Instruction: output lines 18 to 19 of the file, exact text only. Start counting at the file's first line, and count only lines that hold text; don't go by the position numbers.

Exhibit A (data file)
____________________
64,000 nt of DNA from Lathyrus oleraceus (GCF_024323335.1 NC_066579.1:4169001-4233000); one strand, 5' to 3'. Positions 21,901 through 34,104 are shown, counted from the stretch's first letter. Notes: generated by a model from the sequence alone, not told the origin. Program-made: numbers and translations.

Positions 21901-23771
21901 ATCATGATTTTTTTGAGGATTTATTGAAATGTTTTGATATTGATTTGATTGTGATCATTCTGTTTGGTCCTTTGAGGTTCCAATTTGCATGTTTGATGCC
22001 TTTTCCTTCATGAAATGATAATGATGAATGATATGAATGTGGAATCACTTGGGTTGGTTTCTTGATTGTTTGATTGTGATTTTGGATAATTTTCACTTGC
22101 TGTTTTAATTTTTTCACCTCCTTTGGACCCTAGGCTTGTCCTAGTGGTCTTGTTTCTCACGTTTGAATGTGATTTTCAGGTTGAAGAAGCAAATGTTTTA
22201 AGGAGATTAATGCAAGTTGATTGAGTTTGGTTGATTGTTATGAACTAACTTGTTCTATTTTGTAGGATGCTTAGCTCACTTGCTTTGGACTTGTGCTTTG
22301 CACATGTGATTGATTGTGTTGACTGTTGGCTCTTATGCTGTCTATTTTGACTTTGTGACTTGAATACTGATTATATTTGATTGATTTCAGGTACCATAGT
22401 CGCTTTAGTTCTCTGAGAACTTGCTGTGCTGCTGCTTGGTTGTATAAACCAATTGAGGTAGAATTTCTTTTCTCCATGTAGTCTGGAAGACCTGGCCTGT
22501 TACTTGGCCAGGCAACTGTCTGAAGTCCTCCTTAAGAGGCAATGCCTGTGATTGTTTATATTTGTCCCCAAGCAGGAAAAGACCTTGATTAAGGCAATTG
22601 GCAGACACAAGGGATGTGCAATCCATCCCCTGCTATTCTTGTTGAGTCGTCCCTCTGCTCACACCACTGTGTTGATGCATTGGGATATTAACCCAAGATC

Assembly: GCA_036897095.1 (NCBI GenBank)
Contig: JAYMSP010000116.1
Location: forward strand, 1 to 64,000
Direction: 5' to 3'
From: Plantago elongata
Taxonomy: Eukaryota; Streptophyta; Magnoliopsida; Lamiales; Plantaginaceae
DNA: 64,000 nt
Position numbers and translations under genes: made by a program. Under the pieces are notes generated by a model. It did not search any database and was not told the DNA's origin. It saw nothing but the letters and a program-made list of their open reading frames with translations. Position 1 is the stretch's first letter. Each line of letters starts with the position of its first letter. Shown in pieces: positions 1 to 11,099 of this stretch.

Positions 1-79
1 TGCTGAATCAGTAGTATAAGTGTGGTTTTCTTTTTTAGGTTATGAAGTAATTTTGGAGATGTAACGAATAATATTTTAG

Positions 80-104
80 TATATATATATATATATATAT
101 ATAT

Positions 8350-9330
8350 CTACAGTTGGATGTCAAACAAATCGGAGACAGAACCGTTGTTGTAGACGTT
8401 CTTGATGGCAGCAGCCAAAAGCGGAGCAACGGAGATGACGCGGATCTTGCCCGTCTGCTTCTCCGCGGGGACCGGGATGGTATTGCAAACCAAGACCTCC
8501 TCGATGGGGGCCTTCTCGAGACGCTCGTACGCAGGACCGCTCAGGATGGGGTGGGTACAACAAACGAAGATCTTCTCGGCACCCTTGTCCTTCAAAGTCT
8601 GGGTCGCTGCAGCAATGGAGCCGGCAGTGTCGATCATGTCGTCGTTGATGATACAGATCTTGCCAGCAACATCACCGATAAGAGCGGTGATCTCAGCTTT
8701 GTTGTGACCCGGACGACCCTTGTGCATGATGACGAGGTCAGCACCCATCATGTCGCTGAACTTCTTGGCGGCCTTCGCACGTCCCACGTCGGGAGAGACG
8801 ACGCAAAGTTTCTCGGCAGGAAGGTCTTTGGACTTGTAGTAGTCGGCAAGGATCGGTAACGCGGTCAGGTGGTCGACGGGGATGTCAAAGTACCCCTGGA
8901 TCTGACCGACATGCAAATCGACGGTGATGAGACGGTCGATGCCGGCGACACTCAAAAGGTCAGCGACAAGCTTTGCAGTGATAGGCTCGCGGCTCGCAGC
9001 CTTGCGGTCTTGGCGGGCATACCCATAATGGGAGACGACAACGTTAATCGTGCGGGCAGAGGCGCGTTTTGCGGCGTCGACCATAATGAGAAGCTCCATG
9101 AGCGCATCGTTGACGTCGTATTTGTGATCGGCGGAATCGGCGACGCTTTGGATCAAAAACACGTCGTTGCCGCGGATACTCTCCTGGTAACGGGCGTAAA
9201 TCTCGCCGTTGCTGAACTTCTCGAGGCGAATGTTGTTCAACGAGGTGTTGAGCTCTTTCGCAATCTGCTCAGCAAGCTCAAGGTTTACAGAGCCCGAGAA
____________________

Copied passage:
Position numbers and translations under genes: made by a program. Under the pieces are notes generated by a model. It did not search any database and was not told the DNA's origin. It saw nothing but the letters and a program-made list of their open reading frames with translations. Position 1 is the stretch's first letter. Each line of letters starts with the position of its first letter. Shown in pieces: positions 1 to 11,099 of this stretch.

Positions 1-79